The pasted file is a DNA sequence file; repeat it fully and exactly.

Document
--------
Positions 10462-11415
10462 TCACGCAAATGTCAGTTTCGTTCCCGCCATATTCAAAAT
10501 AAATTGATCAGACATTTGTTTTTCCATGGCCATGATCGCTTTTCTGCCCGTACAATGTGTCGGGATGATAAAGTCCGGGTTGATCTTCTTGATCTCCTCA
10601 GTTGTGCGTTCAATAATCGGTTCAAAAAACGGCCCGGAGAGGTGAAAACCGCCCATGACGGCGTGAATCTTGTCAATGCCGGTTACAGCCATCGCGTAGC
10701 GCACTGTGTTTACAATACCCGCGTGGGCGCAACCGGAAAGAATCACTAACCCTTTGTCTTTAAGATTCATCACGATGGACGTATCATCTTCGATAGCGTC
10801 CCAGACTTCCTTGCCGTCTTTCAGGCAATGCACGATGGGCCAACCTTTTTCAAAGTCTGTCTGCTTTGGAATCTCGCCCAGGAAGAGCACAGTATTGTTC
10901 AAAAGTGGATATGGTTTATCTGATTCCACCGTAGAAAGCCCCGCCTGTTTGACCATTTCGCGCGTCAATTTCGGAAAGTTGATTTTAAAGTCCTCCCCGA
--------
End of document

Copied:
Positions 10462-11415
10462 TCACGCAAATGTCAGTTTCGTTCCCGCCATATTCAAAAT
10501 AAATTGATCAGACATTTGTTTTTCCATGGCCATGATCGCTTTTCTGCCCGTACAATGTGTCGGGATGATAAAGTCCGGGTTGATCTTCTTGATCTCCTCA
10601 GTTGTGCGTTCAATAATCGGTTCAAAAAACGGCCCGGAGAGGTGAAAACCGCCCATGACGGCGTGAATCTTGTCAATGCCGGTTACAGCCATCGCGTAGC
10701 GCACTGTGTTTACAATACCCGCGTGGGCGCAACCGGAAAGAATCACTAACCCTTTGTCTTTAAGATTCATCACGATGGACGTATCATCTTCGATAGCGTC
10801 CCAGACTTCCTTGCCGTCTTTCAGGCAATGCACGATGGGCCAACCTTTTTCAAAGTCTGTCTGCTTTGGAATCTCGCCCAGGAAGAGCACAGTATTGTTC
10901 AAAAGTGGATATGGTTTATCTGATTCCACCGTAGAAAGCCCCGCCTGTTTGACCATTTCGCGCGTCAATTTCGGAAAGTTGATTTTAAAGTCCTCCCCGA